Picture this: Bollywood sells

I had just settled in for an hourlong bus ride.  I forgot my earphones, so I couldn’t use the time to listen to music or a podcast on my iphone. I settled back in the seat, and I noticed that the song on the radio had an Indian sound to it.  It made me think of a Bollywood movie.  A big song and dance extravangaza out of one of those movies from India, where more films are produced each year than in any other country.  Can you picture this scene?  Lots of people, dancing, smiling, singing. They are enrobed in bright oranges, pinks, greens and purples, and the musical number comes to a crescendo with a big choreographed finale.  I don’t know what makes these movies sell. If I had to guess, it might have something to do with the authenticity, the exotic flair, the bright colors and unique sounds. (unique perhaps to those of us not from India) You might not be a fan of it, but it draws you in, and you can’t look away.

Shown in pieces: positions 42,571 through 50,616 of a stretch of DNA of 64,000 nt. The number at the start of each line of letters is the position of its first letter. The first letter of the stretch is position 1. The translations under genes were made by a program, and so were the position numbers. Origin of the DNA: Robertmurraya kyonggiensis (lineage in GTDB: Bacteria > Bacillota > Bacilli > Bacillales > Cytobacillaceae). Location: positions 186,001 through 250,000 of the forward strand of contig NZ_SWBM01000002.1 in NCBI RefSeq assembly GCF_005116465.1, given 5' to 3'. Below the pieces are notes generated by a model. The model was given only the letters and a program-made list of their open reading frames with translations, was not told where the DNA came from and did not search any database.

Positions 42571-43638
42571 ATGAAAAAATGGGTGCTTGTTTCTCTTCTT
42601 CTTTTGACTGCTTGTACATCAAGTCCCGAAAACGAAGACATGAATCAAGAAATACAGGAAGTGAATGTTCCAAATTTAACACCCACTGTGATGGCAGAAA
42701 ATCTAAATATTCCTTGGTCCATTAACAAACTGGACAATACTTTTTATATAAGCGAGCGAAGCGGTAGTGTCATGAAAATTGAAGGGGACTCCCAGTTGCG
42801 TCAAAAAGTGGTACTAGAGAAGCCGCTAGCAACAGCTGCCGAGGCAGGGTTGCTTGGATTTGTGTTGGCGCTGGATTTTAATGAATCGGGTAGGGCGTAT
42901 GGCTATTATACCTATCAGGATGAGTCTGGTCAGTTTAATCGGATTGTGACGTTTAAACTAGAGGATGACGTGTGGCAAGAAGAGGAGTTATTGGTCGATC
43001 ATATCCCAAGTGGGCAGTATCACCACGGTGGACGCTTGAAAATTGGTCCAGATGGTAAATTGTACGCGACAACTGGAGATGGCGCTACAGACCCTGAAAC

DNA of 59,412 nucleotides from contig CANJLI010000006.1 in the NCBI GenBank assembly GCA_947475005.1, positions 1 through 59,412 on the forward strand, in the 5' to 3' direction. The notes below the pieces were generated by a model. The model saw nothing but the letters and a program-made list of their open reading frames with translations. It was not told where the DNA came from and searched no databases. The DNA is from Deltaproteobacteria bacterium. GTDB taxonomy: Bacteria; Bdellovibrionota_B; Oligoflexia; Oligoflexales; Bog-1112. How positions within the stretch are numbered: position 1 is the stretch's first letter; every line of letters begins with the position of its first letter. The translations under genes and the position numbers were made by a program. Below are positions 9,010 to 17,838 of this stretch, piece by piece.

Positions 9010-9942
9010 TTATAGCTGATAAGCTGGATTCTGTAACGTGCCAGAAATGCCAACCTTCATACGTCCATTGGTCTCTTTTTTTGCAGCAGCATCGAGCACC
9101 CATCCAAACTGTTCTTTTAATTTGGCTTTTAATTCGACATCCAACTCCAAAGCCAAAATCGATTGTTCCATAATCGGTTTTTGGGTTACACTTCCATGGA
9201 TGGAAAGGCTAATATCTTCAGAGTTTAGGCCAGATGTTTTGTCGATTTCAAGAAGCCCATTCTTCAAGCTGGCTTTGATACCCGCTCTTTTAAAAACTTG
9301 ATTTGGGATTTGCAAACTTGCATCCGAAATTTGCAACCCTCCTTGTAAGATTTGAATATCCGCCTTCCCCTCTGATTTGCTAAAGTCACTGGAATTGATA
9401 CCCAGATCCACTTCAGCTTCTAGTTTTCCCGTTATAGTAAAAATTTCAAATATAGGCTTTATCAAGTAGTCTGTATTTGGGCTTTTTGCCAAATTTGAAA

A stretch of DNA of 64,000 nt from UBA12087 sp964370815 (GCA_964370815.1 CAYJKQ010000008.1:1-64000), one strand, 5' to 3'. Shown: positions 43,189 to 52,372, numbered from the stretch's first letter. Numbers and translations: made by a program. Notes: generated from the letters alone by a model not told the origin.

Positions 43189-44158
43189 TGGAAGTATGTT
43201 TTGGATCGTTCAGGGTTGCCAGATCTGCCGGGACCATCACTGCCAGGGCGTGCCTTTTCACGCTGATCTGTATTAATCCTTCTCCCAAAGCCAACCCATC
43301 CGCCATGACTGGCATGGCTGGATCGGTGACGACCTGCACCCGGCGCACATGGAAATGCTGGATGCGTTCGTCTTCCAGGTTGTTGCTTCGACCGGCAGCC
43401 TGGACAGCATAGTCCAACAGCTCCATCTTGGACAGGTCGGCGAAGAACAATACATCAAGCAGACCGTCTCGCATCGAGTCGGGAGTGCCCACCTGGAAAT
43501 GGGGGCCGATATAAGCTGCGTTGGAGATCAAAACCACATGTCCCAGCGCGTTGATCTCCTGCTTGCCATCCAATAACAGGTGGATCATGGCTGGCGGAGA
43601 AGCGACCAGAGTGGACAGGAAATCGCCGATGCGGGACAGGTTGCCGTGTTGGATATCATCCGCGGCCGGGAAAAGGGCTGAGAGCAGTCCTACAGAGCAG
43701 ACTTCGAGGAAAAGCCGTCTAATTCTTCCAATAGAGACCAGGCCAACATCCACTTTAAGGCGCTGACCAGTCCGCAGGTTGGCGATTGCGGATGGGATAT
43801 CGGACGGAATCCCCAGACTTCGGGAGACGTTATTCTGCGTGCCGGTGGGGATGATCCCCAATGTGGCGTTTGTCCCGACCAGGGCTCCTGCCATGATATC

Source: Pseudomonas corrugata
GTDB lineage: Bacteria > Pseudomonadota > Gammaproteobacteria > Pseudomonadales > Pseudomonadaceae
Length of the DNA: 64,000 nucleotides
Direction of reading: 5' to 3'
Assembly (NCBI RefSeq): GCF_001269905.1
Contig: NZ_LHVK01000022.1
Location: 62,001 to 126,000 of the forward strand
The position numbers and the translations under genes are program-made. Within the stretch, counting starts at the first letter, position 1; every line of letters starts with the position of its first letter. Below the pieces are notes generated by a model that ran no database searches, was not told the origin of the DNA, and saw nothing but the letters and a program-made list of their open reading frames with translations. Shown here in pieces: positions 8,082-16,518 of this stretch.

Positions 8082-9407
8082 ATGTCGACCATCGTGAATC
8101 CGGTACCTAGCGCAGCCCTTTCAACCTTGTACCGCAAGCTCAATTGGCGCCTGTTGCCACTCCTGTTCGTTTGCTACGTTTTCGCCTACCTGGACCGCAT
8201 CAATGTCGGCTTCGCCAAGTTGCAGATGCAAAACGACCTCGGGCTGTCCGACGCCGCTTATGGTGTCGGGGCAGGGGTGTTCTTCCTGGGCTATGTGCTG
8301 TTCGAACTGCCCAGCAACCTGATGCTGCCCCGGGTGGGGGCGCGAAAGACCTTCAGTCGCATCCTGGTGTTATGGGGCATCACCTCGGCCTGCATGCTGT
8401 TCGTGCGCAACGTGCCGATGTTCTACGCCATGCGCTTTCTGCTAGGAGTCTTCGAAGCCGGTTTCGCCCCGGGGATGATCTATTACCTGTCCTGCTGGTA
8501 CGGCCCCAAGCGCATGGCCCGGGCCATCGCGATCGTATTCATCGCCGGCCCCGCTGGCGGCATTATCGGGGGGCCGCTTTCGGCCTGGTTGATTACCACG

Now if we peel ourselves away from this Bollywood scene, and we think about public speaking, we can draw some similarities. Yes, I’m being serious here. We want to connect to our audience. We want to draw them in and command their attention. We can list the facts, share our messages, give a big smile, and we’re done.  But let’s really bring them into it.  Try describing a situation, a story which illustrates a point.  And when you tell that story, perhaps something specific which you experienced first hand, take the audience back to that place and time with you.

Did you not prepare photos for your presentation? That’s ok.  Use words that paint a picture. Provide the audience with a virtual experience.  Describe the colors, the smells, the sounds, the sights in that story, using whatever is applicable and appropriate.  If you’re trying to persuade your audience of something, you want them to be in that place where you are, so that you can convince them to agree with you or mobilize to take action as a result of your speech.

No, don’t go and describe a Bollywood song and dance scene, when you’re tying to persuade a board of directors to approve the annual budget.  But share a memory of the past or a vision for the future.  Be detailed in your description.  Let ’em really taste  it.  And when you’ve hit that crescendo of what was or what could be, then bring home your point and make the sell.

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